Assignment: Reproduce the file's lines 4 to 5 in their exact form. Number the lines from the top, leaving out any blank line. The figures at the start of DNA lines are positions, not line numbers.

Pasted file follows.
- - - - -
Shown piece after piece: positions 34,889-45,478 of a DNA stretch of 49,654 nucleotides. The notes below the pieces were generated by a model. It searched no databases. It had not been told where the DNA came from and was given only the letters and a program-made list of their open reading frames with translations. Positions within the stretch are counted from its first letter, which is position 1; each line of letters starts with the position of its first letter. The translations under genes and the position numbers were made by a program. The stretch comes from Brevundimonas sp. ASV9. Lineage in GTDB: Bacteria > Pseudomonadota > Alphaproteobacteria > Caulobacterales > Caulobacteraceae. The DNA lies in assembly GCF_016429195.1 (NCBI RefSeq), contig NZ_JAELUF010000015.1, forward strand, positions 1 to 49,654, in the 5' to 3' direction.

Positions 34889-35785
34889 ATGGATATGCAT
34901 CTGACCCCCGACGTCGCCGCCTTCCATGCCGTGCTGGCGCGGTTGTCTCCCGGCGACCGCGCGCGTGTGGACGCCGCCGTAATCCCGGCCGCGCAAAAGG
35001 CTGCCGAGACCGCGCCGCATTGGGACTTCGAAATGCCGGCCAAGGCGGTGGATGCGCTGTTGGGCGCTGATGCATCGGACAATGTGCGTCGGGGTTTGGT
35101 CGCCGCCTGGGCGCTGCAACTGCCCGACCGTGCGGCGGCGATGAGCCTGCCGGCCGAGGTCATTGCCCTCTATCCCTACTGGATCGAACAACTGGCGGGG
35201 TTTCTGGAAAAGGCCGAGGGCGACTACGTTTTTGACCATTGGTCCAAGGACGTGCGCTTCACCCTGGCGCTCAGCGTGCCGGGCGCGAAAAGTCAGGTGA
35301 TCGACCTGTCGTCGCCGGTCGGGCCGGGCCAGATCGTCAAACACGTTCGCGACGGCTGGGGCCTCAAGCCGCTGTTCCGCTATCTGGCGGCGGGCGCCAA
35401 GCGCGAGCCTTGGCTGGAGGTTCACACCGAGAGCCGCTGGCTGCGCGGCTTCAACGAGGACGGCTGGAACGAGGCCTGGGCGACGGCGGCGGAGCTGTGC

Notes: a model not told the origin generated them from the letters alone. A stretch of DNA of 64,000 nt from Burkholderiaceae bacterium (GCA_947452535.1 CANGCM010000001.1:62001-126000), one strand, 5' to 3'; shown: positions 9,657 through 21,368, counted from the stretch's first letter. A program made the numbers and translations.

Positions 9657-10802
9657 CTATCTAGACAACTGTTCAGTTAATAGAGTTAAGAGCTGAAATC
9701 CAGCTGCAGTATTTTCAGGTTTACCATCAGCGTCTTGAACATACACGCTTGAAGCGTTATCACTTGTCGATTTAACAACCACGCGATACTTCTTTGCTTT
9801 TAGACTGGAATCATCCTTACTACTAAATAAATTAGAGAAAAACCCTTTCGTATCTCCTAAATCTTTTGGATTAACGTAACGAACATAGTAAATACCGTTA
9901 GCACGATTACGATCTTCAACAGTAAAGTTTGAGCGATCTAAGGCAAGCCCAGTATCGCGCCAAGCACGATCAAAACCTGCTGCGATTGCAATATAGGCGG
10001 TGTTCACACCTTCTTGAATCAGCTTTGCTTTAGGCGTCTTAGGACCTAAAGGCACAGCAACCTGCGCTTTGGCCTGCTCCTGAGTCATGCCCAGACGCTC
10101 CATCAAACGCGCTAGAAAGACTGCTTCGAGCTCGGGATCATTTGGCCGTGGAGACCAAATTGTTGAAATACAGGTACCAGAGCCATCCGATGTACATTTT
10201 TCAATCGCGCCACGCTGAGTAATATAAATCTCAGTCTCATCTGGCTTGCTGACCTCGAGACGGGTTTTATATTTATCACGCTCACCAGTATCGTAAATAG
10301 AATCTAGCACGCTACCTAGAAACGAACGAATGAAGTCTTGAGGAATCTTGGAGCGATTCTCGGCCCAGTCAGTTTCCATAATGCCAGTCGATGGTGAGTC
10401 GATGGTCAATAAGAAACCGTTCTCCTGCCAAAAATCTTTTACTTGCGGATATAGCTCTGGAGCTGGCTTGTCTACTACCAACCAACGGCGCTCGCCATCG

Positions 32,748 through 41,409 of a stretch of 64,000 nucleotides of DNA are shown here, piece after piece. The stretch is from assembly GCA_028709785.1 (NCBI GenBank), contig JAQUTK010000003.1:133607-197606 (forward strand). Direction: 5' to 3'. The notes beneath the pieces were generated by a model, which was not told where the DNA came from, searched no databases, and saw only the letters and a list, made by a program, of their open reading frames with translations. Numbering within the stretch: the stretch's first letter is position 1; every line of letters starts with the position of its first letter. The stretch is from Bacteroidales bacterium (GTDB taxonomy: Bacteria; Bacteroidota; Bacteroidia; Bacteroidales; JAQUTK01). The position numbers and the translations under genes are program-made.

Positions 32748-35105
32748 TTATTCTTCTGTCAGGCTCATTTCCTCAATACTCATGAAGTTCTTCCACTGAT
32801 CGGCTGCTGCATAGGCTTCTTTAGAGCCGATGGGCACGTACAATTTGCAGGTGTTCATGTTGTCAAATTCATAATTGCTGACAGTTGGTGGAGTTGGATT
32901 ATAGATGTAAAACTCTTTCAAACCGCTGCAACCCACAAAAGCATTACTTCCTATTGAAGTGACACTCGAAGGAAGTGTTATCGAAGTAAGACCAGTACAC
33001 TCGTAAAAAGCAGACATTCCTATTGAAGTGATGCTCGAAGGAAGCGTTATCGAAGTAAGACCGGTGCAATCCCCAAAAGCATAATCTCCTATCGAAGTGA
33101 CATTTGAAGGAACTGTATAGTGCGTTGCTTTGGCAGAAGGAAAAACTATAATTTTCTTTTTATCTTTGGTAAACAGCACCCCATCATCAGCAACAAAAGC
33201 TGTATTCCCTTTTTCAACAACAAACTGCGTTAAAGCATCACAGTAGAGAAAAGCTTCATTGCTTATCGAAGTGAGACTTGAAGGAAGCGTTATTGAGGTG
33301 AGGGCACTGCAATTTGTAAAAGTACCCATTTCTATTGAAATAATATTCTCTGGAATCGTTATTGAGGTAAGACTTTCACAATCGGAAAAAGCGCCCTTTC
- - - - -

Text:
34901 CTGACCCCCGACGTCGCCGCCTTCCATGCCGTGCTGGCGCGGTTGTCTCCCGGCGACCGCGCGCGTGTGGACGCCGCCGTAATCCCGGCCGCGCAAAAGG
35001 CTGCCGAGACCGCGCCGCATTGGGACTTCGAAATGCCGGCCAAGGCGGTGGATGCGCTGTTGGGCGCTGATGCATCGGACAATGTGCGTCGGGGTTTGGT